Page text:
The news that Oh Jin Hyek is not just back on the Korean team, but back in an Olympic team, is all-round fantastic.
Not just because a former Olympic champion still has what it takes to make a Games, nine years on from London 2012. It’s less surprising in pro archery generally, where careers are longer. But in Korea you invariably have to fight for that place against multiple world champions; young, hungry, experienced internationals, and that uniquely local product: high-school kids who can shoot you off the park before they even have to shave every day. It’s always a much bigger ask.
It’s a much-quoted cliche (which this writer has been thoroughly guilty of deploying) but the Korean trials are the most difficult recurve tournament(s) in the world. To make the Olympic team, you have to shoot lights out, every single day, over five separate gruelling weeks. Jin Hyek has remained consistently near the top of the standings almost every single day he has been out there. He didn’t sneak in. He didn’t edge it. There have been no doubts about the quality of his performance.
But Oh has found the motivation to push himself through the interminable trials process in the face of excruciating shoulder pain which would have caused lesser men to retire and enjoy their individual Olympic gold (and team bronze). According to him, all four of his rotator cuff muscles are trashed. He was intending to retire in 2020 anyway, so the story goes. One more bite at the cherry. One more go-around.
It’s not so well known, when he wasn’t quite at the international forefront in the mid-2010s, that he almost made the Rio team as well. As quoted in Bow International in 2017:
“During last year’s national team selections [for the Olympics], I just needed an 8 to win the match and make the team. I ended up shooting a 7 and we ended up going to a shoot-off, which I lost in the end. It was terrible, the biggest regret of my life. I was furious. I decided to change my arrow nock and vane colours that I had used from the start and changed some of my equipment setup. I wanted to throw away everything I’d had previously and start again. “
Behind the big grin, a hint at the vicious competitive streak, just like his fellow London 2012 winner – and former romantic partner – Ki Bo Bae. The sense of unfinished business. (He’s been individual second twice in the World Championships, in 2011 and 2013, and has mentioned it more than once.)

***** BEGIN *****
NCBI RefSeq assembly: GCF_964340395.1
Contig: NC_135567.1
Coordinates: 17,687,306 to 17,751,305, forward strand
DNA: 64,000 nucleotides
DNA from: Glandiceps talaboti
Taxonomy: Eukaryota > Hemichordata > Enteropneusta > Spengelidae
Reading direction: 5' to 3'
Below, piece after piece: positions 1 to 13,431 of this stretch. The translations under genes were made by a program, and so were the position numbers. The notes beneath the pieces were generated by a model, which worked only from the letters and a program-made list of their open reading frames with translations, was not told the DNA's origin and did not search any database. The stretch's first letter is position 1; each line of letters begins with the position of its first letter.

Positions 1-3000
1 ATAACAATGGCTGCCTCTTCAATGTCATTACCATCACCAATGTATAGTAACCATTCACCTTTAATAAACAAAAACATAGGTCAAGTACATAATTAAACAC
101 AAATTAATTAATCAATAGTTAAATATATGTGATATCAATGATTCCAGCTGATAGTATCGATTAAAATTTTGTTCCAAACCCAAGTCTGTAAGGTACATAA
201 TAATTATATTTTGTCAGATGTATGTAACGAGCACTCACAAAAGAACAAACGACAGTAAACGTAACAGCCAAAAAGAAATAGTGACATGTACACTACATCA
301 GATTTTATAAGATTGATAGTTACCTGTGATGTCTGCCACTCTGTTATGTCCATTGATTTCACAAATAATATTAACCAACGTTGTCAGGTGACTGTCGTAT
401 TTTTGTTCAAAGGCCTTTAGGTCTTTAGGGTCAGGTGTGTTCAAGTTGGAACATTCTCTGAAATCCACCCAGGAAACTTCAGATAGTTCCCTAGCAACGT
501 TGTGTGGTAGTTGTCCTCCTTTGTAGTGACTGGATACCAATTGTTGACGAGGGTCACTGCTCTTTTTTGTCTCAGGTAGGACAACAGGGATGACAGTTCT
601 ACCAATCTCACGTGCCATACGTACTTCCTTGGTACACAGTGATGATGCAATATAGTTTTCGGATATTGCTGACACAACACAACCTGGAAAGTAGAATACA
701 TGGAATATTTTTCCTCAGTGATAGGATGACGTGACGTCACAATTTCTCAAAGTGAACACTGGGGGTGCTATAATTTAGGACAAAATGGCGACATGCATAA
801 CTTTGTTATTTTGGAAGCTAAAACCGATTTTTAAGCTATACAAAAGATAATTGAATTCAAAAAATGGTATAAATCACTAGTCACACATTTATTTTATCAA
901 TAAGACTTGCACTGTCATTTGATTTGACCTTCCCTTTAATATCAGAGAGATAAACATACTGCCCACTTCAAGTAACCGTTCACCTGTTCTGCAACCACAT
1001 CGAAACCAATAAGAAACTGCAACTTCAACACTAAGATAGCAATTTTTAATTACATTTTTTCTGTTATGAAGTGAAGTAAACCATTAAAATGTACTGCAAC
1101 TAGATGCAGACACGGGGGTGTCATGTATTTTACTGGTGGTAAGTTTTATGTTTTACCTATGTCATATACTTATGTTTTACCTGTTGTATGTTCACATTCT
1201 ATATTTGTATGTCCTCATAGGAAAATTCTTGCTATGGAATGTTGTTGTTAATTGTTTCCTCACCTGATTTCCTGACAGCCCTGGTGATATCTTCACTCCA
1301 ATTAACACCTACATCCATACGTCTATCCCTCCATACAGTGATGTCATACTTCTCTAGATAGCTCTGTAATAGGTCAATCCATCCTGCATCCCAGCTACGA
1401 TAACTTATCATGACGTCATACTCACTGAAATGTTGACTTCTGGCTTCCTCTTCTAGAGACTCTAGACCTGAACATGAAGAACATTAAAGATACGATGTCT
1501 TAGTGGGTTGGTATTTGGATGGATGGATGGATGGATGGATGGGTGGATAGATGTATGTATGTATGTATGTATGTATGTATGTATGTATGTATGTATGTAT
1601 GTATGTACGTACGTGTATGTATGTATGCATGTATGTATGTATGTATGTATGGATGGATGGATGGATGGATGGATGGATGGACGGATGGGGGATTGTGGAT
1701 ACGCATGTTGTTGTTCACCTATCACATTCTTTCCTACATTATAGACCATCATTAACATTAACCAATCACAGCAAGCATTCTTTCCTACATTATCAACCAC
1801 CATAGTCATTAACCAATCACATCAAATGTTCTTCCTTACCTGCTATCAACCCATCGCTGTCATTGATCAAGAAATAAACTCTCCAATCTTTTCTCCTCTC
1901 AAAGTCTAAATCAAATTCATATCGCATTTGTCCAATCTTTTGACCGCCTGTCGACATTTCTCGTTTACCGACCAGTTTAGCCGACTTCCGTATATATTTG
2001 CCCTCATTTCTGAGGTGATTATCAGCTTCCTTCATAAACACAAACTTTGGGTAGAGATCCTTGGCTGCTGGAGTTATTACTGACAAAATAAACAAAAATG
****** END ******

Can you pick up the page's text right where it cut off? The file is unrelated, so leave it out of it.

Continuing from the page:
He wasn’t always the gritty archery super-heavyweight we know him as, of course. Once upon a time:
“When I was younger, I did archery because it was fun and I just enjoyed shooting. I didn’t have any ambitions. In high school, at a certain point in time, as I began shooting a bit better and won a few medals at national competitions, I started to become a bit more ambitious. I wonder if I would have done better if I had had those ambitions when I was younger. I liked playing with my friends too much when I was younger and if I had done that a little less I wonder if I could have done just a bit better.”
So not one of those hyper-focused athletes then, for whom gold medals are the mere byproduct of executing a perfect plan and a perfect program. The normal guy. Maybe.
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But easily the most significant piece of awesome with Oh is his age; he is 39 years old. When he competes in Tokyo, he will be just a couple of weeks shy of his 40th birthday.
The Korean men’s team will be going in as favourites, even if nothing is guaranteed and plenty of teams might upset the apple cart. If he managed to take another gold medal, it would make him the oldest male archery gold medallist in the modern Olympic era, and the oldest medallist since the remarkable achievement of Hiroshi Yamamoto in 2004. (He would not be the oldest of all: Doreen Wilbur was 42 when she won gold in 1972, and Hubert van Innis was 54 when he won an avalanche of medals in Antwerp in 1920).
But just as the victory of Chang Hyejin in Rio destroyed received wisdoms about height and poundage, the career of Oh Jin Hyek has proved that unconventional form and age are no boundaries to the biggest prizes of all.
Ultimately we love Oh because we can project ourselves onto him. An athlete nearing 40 who doesn’t look much like an ‘athlete’. A family man. A fan of chunky gold. (The sort of chunky gold that makes me wonder what he drives.) A man who shoots compound like… this. A man who, shortly after making this year’s Olympic team, for the last time, at the highest level of ability, posted a pic on Instagram of his(?) fridge, packed full of his favourite neatly arranged beer.
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You want to believe. It is possible. You can do it. You can make it all the way. The everyman with the painful body and the responsibilities and all the beer did it. So can you.
(And, of course, I beat him at the Rome Archery Trophy back in 2018. Sort of. Kinda. Have a read. Gotta show, dude. Gotta show. ) ■
Read more about Oh here.